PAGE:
The United Republic of Tanzania, formed by Tanganyika and the island of Zanzibar, is one of the most dynamic countries in East Africa. It borders Kenya and Uganda to the north, Rwanda, Burundi and the Democratic Republic of Congo to the west, and Zambia, Malawi and Mozambique to the south. To the east it is washed by the Indian Ocean. Dar es Salaam is the largest city and was the capital until the 1970s. The transfer of administrative functions to the newly designated capital Dodoma, located in the centre of Tanzania, has not yet been completed. During the last century, Tanganyika was the object of German expansionist aims and became a colony. After the First World War, the region was handed over to the British Mandate. With decolonisation, it achieved independence from the United Kingdom in 1961 and in 1964 joined Zanzibar to better contain the instability that had spread over the island. The post-independence phase was characterised by the leadership of Julius Nyerere, the first president and a politician who was very active in the non-aligned countries movement. Since 1995, Tanzania has had a multi-party system, although in fact the political landscape appears to be dominated by the majority party Chama Cha Mapinduzi (Ccm, Swahili for 'Party of the Revolution'), which has almost the characteristics of a party-state. The constitution prohibits coalitions between political parties, effectively making it impossible to create a united front in opposition to the Ccm. When compared to the rest of East Africa, however, Tanzania has on average higher levels of democratisation and respect for political and civil rights. For example, 48 parliamentary seats are reserved for women. At the regional level, Tanzania has recently been very active, not least because of the proven international experience of one of its past presidents, Jakaya Kikwete, who was president of the African Union (AU) between January 2008 and February 2009. Tanzania has assumed an important mediation role in the conflicts that have affected its neighbouring countries in recent years. Its role is also enhanced by its participation in the East African Community (EAC) organisation and, as the only country among the EAC members, by its membership of the Southern African Development Community (Sadc). At the international level, Tanzania has good relations with the former colonial powers (Germany and the United Kingdom), the Scandinavian countries, China and, in recent years, also with the United States and Japan. [Enciclopedia Treccani]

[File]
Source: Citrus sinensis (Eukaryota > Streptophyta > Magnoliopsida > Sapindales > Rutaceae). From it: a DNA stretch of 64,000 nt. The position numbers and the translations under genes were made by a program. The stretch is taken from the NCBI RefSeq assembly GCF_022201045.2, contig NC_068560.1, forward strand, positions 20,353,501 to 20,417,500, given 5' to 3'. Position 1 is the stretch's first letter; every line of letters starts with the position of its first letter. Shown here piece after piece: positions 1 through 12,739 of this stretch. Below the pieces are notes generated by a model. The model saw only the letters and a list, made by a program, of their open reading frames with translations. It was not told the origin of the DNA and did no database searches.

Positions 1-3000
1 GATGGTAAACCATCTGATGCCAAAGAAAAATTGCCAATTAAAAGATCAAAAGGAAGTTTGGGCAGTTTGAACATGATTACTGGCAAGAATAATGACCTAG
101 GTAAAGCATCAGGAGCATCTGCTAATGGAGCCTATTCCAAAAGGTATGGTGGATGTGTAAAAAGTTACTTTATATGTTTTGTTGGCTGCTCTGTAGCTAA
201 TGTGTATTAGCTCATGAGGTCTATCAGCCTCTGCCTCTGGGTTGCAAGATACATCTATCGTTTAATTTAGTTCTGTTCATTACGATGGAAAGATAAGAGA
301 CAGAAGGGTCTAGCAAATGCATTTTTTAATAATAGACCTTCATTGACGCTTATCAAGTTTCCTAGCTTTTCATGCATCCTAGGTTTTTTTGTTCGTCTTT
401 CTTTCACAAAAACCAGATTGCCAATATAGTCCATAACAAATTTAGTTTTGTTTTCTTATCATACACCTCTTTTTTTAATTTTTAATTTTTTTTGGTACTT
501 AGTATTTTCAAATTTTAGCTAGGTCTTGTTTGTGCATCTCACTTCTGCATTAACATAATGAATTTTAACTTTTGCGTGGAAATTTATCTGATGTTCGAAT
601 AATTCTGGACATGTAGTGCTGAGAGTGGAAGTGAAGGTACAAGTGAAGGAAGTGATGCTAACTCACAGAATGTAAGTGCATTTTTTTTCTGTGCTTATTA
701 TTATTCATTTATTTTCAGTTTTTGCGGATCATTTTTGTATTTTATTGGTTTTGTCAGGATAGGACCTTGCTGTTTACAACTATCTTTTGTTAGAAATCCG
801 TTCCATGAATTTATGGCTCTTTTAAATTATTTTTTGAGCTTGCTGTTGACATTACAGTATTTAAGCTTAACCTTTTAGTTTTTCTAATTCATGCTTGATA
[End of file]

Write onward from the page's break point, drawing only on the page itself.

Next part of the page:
Active projects in Tanzania:


KA 107 Overworld